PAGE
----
npr Ed We've been to school. We know how education works. Right? In fact, many aspects of learning — in homes, at schools, at work and elsewhere — are evolving rapidly, along with our understanding of learning. Join us as we explore how learning happens.
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Knock Knock, Teacher's Here: The Power Of Home Visits

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Shaun Harper of the University of Pennsylvania is a co-author of the new report. Stuart Goldenberg/University of Pennsylvania hide caption

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Stuart Goldenberg/University of Pennsylvania

Study Tracks Vast Racial Gap In School Discipline In 13 Southern States

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A human skeleton, part of the WM Bass Donated Skeletal Collection. Elissa Nadworny/NPR hide caption

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Elissa Nadworny/NPR

If These Bones Could Talk: The Stories Human Skeletons Can Tell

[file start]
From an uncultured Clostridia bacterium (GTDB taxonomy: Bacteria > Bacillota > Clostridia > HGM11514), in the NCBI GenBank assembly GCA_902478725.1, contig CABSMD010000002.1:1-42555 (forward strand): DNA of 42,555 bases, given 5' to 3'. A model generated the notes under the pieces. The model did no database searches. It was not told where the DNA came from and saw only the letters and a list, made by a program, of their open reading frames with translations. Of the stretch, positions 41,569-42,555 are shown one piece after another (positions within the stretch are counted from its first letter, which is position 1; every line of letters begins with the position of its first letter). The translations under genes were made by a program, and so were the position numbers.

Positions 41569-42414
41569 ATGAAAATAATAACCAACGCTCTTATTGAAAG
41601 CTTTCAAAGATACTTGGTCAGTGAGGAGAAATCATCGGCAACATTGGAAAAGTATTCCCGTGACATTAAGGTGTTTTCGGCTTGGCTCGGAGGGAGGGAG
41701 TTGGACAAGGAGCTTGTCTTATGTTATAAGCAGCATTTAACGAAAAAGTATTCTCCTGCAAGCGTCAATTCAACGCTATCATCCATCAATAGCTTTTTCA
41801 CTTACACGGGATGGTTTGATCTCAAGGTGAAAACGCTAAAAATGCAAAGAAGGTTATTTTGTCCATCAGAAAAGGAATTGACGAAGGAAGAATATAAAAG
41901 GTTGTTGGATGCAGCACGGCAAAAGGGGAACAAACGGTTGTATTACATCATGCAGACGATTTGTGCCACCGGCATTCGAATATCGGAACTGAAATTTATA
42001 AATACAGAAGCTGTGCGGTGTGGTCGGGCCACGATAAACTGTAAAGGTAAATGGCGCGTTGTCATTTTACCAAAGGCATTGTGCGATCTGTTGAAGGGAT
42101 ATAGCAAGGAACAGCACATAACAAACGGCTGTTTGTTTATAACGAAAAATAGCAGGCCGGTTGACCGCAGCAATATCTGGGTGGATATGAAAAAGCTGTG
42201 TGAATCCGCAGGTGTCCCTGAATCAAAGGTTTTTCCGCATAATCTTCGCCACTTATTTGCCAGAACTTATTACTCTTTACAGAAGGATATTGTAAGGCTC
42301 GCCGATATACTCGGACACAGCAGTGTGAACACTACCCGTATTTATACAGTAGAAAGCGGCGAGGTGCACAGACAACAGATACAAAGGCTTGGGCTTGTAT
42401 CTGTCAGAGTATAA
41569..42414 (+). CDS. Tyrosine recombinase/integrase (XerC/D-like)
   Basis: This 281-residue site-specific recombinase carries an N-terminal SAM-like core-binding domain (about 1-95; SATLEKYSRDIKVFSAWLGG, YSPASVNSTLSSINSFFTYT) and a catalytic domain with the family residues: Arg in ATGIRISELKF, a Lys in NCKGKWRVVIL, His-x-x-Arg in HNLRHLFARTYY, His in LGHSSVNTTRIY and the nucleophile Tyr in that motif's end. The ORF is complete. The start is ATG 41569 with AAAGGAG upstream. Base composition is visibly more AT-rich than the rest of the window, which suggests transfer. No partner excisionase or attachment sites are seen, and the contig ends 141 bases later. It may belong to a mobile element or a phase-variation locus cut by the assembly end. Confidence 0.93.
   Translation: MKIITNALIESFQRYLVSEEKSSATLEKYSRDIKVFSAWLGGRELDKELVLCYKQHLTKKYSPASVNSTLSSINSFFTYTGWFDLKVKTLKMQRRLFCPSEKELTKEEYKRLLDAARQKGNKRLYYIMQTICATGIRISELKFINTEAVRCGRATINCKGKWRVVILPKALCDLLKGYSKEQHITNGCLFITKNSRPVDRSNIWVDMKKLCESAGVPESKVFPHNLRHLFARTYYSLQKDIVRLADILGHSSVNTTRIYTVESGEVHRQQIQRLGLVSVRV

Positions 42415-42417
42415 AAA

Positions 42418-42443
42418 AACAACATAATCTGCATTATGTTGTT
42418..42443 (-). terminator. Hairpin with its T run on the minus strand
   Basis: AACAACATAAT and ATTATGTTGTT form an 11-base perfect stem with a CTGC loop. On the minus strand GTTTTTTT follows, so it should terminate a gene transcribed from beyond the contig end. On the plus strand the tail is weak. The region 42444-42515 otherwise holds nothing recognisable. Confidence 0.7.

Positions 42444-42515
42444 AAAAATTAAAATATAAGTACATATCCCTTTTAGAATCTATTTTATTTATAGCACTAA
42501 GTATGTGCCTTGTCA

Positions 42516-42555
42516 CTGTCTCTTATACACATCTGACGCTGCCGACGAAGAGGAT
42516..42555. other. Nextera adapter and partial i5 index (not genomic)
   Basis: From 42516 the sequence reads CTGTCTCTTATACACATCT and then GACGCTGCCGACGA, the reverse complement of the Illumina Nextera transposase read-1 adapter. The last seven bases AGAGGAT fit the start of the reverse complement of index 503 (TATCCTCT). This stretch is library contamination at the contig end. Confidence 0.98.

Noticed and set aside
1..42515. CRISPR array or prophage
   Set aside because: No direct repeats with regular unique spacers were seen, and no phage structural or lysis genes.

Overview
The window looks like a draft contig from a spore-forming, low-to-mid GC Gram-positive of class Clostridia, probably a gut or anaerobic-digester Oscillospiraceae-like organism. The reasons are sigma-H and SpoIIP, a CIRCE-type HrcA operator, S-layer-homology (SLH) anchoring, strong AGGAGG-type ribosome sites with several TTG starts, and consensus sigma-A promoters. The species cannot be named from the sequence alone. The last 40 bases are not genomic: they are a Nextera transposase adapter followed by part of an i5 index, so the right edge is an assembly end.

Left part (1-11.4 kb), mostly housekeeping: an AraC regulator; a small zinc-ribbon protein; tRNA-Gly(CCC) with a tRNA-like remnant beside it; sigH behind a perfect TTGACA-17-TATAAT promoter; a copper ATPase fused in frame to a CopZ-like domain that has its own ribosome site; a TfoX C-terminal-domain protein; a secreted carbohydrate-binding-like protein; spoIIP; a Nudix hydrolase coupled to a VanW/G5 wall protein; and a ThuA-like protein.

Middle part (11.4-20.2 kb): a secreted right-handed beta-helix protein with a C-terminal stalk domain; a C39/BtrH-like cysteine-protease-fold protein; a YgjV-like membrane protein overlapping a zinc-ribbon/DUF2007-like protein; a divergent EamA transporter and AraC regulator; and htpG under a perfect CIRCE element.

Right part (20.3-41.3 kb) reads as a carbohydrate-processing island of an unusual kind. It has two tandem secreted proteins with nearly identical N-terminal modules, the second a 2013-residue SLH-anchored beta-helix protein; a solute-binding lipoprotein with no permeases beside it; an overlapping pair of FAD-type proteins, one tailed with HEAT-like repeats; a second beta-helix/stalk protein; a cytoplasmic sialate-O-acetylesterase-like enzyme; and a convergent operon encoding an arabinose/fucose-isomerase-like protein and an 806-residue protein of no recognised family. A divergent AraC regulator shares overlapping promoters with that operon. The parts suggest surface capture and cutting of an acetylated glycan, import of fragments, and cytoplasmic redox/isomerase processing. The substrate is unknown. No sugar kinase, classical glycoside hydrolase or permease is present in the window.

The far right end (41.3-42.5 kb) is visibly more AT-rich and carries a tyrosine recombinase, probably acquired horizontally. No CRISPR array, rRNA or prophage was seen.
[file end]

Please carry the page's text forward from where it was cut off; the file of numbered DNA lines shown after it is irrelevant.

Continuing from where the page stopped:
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Students pose for a selfie with John Fallon, the CEO of Pearson in Brownsville, Texas, on May 16. Fallon delivered the commencement address to more than 300 students at Texas Southmost College in Brownsville. Brad Doherty/AP Images for Pearson hide caption

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Brad Doherty/AP Images for Pearson

Kimberly Cervantes, one of the student plaintiffs, says she witnessed the deaths of two fellow students while in middle school. Coutesy of Public Counsel hide caption

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Coutesy of Public Counsel

Are Traumatized Students Disabled? A Debate Straight Outta Compton

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Sleepingspider/Ikon Images/Corbis

To Learn More, This High-Schooler Left The Classroom

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Teacher Shortage? Or Teacher Pipeline Problem?

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Clockwise from top left: Sophia Neciosup, 13, Natalia Cox, 13, Alexis Brooks, 13, and Tehya Ford, 16, all participated in a Black Girls CODE summer camp session in San Francisco. LA Johnson/NPR hide caption

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LA Johnson/NPR

'Disrupting' Tech's Diversity Problem With A Code Camp For Girls Of Color

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